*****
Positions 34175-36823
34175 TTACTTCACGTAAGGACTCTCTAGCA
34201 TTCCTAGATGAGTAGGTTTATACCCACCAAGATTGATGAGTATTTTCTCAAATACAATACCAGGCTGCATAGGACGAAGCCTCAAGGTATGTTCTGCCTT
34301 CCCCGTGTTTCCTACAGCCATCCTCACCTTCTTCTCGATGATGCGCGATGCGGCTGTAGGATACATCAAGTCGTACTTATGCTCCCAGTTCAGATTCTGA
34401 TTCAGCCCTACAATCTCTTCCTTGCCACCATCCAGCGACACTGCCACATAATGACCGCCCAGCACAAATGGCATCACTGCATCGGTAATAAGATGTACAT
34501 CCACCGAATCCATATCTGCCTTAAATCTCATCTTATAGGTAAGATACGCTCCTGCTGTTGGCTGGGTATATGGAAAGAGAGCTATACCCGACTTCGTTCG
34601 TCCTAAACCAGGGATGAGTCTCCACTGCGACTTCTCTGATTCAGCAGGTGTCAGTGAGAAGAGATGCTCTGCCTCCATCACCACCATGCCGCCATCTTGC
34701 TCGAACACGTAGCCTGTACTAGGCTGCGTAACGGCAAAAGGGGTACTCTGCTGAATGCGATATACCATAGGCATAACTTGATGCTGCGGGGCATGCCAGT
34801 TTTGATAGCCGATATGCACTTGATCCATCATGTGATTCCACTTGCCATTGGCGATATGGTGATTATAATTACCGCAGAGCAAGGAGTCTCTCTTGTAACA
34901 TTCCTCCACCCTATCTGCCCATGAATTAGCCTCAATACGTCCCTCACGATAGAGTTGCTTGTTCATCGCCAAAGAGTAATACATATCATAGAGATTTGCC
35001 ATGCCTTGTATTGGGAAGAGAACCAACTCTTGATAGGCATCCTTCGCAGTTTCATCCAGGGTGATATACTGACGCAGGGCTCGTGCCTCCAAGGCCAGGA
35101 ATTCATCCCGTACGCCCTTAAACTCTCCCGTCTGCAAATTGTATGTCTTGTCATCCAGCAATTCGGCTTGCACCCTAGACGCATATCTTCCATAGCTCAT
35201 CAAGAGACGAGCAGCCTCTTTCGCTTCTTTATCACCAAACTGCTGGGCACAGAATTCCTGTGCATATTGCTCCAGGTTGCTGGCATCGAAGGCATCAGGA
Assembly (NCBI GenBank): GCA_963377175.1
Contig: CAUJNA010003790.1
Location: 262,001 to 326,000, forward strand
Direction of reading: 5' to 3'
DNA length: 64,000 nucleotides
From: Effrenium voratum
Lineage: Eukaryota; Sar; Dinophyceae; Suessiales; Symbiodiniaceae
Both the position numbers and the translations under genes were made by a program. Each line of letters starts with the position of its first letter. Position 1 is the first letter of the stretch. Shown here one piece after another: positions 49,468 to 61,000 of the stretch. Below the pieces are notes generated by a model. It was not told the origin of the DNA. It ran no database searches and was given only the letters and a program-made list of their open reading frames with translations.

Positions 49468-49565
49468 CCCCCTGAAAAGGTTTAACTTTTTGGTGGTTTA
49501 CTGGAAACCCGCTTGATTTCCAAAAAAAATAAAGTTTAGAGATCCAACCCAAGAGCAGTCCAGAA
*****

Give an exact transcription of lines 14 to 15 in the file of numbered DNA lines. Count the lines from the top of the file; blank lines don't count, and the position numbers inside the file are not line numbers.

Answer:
Assembly (NCBI GenBank): GCA_963377175.1
Contig: CAUJNA010003790.1